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What are good examples of Banach spaces which are and aren't super-reflexive? Whenever properties of Banach spaces like super-reflexivity, uniform convexity etc. are discussed, my impression is that almost always the only examples used are $l^p$, $L_{p}$ and $c_{0}$ (at least in places I looked at), but there must be many more interesting Banach spaces to look at - in particular, are there natural (i.e. encountered "in nature", not artificially constructed as counterexamples) examples of reflexive spaces which are not super-reflexive?

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Probably the most natural examples of reflexive spaces that are not super-reflexive are the spaces $(\bigoplus_{n=1}^\infty\ell_q^n)_{\ell_p}$, where $q\in\{1,\infty\}$ and $1<p<\infty$. They are reflexive as the $\ell_p$-direct sum of a sequence of finite dimensional spaces, but not super-reflexive since they contain isometric copies of $\ell_q^n$ for all $n$.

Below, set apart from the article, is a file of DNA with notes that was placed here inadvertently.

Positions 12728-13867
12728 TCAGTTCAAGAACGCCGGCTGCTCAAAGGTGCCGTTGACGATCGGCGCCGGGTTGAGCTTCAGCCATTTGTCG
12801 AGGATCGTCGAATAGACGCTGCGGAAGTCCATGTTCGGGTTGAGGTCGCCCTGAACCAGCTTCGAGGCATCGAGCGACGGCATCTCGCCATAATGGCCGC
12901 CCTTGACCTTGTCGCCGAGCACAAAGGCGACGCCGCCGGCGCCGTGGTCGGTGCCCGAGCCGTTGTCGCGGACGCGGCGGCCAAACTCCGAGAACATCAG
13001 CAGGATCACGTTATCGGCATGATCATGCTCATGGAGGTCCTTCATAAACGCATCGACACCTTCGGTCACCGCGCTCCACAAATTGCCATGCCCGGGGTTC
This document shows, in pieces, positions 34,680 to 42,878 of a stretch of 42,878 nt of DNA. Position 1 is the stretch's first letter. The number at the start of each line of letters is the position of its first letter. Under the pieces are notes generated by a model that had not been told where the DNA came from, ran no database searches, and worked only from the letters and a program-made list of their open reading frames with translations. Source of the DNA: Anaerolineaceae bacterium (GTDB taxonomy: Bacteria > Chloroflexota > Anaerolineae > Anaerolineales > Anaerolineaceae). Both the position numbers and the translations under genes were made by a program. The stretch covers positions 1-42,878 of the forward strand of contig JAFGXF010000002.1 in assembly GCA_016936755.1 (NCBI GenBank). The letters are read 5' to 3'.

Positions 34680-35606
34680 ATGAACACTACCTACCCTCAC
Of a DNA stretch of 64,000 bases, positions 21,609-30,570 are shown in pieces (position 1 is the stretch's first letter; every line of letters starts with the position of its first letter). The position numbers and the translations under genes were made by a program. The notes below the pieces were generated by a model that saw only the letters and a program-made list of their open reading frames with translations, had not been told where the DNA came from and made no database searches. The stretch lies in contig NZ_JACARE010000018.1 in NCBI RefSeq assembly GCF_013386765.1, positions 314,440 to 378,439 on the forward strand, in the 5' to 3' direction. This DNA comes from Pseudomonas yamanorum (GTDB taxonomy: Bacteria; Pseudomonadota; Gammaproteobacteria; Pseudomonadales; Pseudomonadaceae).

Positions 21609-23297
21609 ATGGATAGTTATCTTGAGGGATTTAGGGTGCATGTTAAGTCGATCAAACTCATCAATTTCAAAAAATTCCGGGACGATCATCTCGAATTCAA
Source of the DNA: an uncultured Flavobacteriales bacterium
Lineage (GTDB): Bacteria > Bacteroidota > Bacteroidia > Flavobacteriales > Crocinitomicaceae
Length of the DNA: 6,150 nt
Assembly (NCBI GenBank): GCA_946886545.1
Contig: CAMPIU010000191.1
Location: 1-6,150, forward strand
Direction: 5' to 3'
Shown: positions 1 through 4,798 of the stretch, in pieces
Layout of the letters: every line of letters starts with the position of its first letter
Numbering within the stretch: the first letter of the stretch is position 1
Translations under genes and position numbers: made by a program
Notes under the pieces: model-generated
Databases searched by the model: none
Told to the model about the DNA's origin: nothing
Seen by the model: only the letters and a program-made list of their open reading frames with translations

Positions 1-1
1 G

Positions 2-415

Tsirelson's space is also an example of a reflexive space that is not super-reflexive, but obviously it is not quite so natural since it was invented to be a Banach space having no subspace isomorphic to $\ell_p$ or $c_0$. Figiel and Johnson later constructed a super-reflexive space having no subspace isomorphic to $\ell_p$ or $c_0$.

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I would like to mention that the first example given by Philip appears "in nature" as the following statement in [S. J. Dilworth et al., Constr. Approx. 34 (2011), no. 2, 281–296] shows: "We prove that the Banach space $(\oplus^\infty_{n=1}\ell^n_p)_{\ell_q}$, which is isomorphic to certain Besov spaces, has a greedy basis whenever $1\le p\le\infty$ and $1<q<\infty$". – Mikhail Ostrovskii Feb 28 at 5:01

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